01/05/2011 1:59PM

Zenyatta vs. Blame: Byron King's vote for Horse of the Year

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What distinguishes greatness in sports? Certainly performance – of that there is no question. But the most popular athletes, those remembered as legends, were not only great for what they did, but also for the manner in which they did it. They had style, likeability, and flash that made fans drop their mouths in amazement, wondering if they would ever see the likes of them again.

Horses, just like human athletes, can inspire these same feelings. And to my eyes, only two horses dazzled in that way this year: Zenyatta and Goldikova.

Here we are just two months after the Breeders’ Cup at Churchill Downs, and I’m still stunned that Zenyatta came within a short head of winning the Classic after hopelessly losing contact with the field early, and how world traveler Goldikova went from fifth to first in a matter of seconds to score her third consecutive Breeders’ Cup Mile victory.

But Goldikova’s chances of winning Horse of the Year, off a single start in North America, mirror those of Ralph Nader in the 2008 Presidential election. She’ll be lucky to garner 1 percent of the vote.

The Horse of the Year race boils strictly down to Zenyatta vs. Classic winner Blame.

Blame obviously had a stellar 2010, winning four races and three Grade 1s, and capping his season by becoming the first horse to defeat Zenyatta. And he would be a deserving Horse of the Year in an ordinary year.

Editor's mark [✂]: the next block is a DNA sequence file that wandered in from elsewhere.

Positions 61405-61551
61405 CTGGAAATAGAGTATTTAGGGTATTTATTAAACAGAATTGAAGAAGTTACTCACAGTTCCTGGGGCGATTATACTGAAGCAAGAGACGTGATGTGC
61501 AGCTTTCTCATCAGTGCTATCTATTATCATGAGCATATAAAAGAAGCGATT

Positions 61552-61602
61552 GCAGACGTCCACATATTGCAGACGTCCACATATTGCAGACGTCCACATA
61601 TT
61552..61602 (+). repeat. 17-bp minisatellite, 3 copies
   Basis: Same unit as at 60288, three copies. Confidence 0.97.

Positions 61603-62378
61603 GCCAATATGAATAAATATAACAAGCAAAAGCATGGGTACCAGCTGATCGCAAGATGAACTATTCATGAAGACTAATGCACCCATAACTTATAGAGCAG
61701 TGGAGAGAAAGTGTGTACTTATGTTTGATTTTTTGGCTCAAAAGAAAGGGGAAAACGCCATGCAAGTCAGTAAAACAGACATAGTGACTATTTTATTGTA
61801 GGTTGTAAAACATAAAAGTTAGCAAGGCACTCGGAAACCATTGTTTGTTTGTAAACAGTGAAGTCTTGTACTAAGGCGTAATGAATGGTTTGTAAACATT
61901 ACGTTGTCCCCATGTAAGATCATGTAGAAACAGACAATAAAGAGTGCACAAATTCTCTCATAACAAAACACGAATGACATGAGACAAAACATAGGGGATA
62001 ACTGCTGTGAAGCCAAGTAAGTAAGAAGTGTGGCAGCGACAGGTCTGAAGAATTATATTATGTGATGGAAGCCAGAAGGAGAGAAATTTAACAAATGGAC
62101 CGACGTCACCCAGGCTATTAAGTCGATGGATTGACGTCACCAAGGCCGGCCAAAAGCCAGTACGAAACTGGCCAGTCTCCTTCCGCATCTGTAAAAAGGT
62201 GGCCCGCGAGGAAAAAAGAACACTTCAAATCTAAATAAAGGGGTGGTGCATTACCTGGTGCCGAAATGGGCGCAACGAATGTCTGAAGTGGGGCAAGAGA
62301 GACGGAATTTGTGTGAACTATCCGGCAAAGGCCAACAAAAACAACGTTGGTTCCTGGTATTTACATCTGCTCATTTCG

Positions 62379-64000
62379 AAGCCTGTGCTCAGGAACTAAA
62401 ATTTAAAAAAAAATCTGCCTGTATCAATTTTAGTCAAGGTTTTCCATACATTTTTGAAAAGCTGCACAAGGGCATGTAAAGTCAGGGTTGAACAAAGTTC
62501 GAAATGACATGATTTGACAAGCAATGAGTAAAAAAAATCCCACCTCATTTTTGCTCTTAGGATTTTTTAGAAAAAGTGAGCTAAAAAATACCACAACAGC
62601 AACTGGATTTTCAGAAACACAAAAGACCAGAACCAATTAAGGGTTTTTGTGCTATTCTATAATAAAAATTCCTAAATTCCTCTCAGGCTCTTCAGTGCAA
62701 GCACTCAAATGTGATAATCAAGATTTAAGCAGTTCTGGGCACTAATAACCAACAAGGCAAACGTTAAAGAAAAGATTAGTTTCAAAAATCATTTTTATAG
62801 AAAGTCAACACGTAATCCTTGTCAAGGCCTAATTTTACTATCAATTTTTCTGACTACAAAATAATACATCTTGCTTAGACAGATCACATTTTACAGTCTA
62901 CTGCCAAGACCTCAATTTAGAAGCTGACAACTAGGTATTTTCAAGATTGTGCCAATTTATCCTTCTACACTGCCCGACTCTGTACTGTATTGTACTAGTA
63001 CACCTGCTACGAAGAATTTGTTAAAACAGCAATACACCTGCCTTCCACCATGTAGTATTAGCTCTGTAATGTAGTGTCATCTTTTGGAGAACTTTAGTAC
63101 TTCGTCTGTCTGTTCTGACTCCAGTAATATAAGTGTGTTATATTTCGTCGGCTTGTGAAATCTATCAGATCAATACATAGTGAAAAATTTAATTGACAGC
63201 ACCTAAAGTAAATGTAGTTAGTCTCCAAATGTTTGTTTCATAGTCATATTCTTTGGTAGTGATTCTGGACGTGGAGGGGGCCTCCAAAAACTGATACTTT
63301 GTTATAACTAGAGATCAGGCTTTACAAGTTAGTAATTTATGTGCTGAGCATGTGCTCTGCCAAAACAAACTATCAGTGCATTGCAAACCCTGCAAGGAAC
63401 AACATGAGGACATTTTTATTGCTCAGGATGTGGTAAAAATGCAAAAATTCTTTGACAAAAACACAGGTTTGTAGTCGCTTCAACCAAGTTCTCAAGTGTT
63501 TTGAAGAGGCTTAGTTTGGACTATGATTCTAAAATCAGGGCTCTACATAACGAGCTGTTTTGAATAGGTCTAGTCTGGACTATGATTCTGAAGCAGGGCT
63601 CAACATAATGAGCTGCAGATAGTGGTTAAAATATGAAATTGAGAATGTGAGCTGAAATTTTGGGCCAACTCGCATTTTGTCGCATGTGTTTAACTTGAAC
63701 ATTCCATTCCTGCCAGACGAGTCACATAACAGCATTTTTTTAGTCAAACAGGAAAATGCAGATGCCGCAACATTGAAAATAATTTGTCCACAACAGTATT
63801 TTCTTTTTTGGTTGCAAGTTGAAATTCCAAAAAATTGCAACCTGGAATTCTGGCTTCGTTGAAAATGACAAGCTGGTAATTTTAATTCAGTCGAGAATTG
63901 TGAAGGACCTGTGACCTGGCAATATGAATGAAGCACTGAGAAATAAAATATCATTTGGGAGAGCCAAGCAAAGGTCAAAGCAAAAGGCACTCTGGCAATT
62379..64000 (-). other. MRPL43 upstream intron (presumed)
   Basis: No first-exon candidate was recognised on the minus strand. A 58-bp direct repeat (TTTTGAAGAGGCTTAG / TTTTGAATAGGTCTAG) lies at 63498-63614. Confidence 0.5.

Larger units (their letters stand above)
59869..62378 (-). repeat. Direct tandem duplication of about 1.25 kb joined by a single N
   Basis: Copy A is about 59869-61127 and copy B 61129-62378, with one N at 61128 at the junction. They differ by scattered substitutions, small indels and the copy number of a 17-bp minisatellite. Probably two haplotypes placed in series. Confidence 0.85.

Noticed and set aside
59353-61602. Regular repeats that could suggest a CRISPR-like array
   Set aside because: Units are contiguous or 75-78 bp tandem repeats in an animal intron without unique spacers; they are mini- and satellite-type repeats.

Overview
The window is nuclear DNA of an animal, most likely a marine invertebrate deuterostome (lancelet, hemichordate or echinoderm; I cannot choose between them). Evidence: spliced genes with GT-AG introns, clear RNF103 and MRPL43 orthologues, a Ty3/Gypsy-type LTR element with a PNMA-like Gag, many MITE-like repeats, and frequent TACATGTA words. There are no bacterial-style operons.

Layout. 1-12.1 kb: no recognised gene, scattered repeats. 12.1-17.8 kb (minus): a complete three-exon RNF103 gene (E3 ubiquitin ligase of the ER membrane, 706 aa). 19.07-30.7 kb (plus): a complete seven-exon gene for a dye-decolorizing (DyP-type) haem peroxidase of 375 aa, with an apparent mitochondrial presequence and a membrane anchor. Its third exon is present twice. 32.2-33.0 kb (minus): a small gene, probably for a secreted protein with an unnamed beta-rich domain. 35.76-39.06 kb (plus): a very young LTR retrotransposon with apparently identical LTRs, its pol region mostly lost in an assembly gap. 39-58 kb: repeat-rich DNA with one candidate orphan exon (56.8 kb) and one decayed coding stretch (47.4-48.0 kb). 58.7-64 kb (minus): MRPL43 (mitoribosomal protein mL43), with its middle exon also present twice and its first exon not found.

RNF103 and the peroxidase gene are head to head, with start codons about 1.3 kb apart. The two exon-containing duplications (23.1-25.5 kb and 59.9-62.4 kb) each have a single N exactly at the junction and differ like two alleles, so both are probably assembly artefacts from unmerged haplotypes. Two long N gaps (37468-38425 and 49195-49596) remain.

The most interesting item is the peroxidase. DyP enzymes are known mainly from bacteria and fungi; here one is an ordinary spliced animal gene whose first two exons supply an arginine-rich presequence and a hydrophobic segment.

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But anyone who thinks this is an ordinary year needs to check the headlines. The year 2010 was about Zenyatta, a deserving of Horse of the Year.

Zenyatta won five races in 2010, and also the crowd. Throughout 2010, her ardent supporters came by the thousands to watch her compete.

She was featured on the Oct. 31 program of “60 Minutes,” which Nielsen estimated attracted 10.74 million viewers. And the final hour of this year’s Breeders’ Cup telecast, in which she raced in the Classic, had approximately 3.1 million viewers, representing more than a 180% increase over last year.

Zenyatta filled the Breeders’ Cup seats, and she kept people at home watching on television from flipping the channel.

People even came to watch her do, well, pretty much nothing. In Lexington, it was estimated that more than a thousand people showed up for a Zenyatta send-off at Keeneland in sub-freezing temperatures, merely to get a final glimpse of the superstar mare doing her distinctive strut.
Glenye Cain Oakford of Daily Racing Form even interviewed two ladies at the event who had traveled all the way from Wisconsin to see Zenyatta before the mare headed off to Lane’s End Farm to become a broodmare.

Naturally, popularity alone shouldn’t assure titles. Mine That Bird could have 100,000 people show up to see him in New Mexico, but that doesn’t change that he was one of the weakest Derby winners in recent years. Ditto Super Saver.

But in a year in which Blame and Zenyatta each had one-loss campaigns, and were separated by half a head in the Breeders’ Cup Classic, where Blame had an advantage of having already raced successfully at Churchill Downs, Zenyatta’s contributions to horse racing trump his narrow edge in their head-to-head matchup.

She will get an enthusiastic vote from me for Horse of the Year.

Next on Friday, Jan. 7: Dave Litfin

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